ISLAMABAD, Pakistan — The seemingly interminable friction between Pakistan’s president and the country’s judiciary is about to get interesting.
After declaring unconstitutional in December a decree of sweeping amnesty, Pakistan’s Supreme Court moves today to re-open a series of corruption cases against prominent members of the government, including President Asif Ali Zardari himself.
With the government in its sights, the energized court might prove to be the strongest test yet for Zardari, who assumed the office in 2008. Some political analysts, in fact, said the proceedings could be the president’s eventual undoing, setting off a political crisis in a country already beset by all manner of calamities, including devastating floods, frequent terrorist attacks and a morale-crushing cricket scandal.
“If the Supreme Court disqualifies President Zardari there will be a major crisis in Pakistan,” said Hasan-Askari Rizvi, a Lahore-based political analyst.
The amnesty law was first passed in 2007 by the government of then-President Pervez Musharraf. The National Reconciliation Ordinance, or NRO as the decree is known, attempted to eliminate past political vendettas and was applied to more than 8,000 bureaucrats and politicians. Zardari, himself, has long been dogged by accusations of money laundering among others, which he has cast aside as politically motivated.
In another sign of the judiciary’s growing confidence, the Lahore High Court reinstated a corruption conviction against Rehman Malik, Pakistan’s interior minister. Malik, however, escaped proceedings after being pardoned by the president in May.
The Supreme Court’s actions are motivated in part by Chief Justice Iftikhar Muhammad Chaudhry’s relentless quest to fight government corruption, said Ahmer Bilal Soofi, an advocate to the Supreme Court.
“By temperament and by judicial inclination he’s very keen to bring back public revenue,” Soofi said.
But there might be other motivations at play. The new government first appeared ready to reinstate Chaudhry, who had been suspended by Musharraf, but later changed its mind and only relented after intense popular pressure.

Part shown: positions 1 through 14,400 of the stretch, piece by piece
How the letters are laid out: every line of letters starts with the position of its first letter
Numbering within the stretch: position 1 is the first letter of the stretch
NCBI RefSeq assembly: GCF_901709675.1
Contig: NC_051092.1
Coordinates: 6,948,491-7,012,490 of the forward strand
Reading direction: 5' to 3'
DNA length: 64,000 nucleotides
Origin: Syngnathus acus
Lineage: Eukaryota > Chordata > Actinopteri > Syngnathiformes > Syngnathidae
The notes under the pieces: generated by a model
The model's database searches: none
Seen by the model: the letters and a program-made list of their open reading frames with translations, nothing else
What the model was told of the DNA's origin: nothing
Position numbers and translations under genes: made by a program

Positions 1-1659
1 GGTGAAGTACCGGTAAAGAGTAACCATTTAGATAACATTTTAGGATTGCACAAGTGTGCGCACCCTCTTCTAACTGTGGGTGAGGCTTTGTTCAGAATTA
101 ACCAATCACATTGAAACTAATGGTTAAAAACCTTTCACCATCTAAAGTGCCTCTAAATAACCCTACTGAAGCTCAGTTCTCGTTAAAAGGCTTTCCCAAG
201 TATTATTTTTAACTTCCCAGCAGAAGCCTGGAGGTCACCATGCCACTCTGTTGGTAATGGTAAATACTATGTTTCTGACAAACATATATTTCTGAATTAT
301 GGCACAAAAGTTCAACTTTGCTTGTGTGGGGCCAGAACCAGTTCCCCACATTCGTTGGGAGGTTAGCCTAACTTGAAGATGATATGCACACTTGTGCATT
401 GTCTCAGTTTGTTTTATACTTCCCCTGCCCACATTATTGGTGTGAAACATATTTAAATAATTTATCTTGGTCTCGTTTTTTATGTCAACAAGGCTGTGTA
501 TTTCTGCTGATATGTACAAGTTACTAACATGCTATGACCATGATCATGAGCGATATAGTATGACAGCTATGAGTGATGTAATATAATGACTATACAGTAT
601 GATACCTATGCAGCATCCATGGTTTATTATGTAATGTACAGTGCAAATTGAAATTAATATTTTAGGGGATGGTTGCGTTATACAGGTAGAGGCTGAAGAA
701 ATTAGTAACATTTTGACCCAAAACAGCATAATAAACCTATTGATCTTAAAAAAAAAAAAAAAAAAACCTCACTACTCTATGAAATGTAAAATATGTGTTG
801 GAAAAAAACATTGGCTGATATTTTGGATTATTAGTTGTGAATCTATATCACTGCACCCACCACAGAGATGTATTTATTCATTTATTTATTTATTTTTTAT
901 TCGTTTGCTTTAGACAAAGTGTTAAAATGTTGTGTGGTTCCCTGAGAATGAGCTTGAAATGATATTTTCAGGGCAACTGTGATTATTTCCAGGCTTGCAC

“The Supreme Court wants to embarrass this government and especially President Zardari, so there seems to be a political motivation,” Rizvi said.
The country’s powerful military, which has expressed frustration with the current civilian government, has also been pushing for the government to drop corruption-tainted officials.
But the government has sought every route possible to stall the proceedings in an effort to preserve Zardari and others from prosecution. In late September, the court agreed to postpone a hearing in the case for two weeks because the government was still busy dealing with the aftermath of the floods that devastated the country this summer.
Then the government argued it had to delay the case one more time because its lawyer had been promoted to a new position. On Monday, the Supreme Court rejected the argument and chastised the government for its stalling tactics.
“Obviously it’s a very dissatisfied Supreme Court at this point,” Soofi said.
The government’s legal strategy has also done little to improve a public image already battered by perceptions of a bloated cabinet whose poor performance in handling flood relief operations has been harshly criticized.
“As long as the letters ‘NRO’ stay in the headlines, the government’s reputation will continue to take a knock,” the English-language daily Dawn wrote in a recent editorial. “Rightly or wrongly, this particular government’s perceived reputation for corruption drags down the government’s chances of completing a full term in office.”
The president’s political opposition has also added pressure on the government by challenging the appointment of a party faithful as chairman of the National Accountability Bureau, an agency that is supposed to play a central — and independent — role in the implementation of corruption cases.
Despite all the setbacks, Zardari has remained defiant, vowing to complete his five-year term. “We are not afraid of jail or mosquitoes,” Zardari told reporters Monday.
While the outcome of the battle between the government and the Supreme Court, which will likely be a protracted one, is difficult to predict, many say it could lead to the end of Zardari’s presidency.
“I would not rule it out,” Soofi said.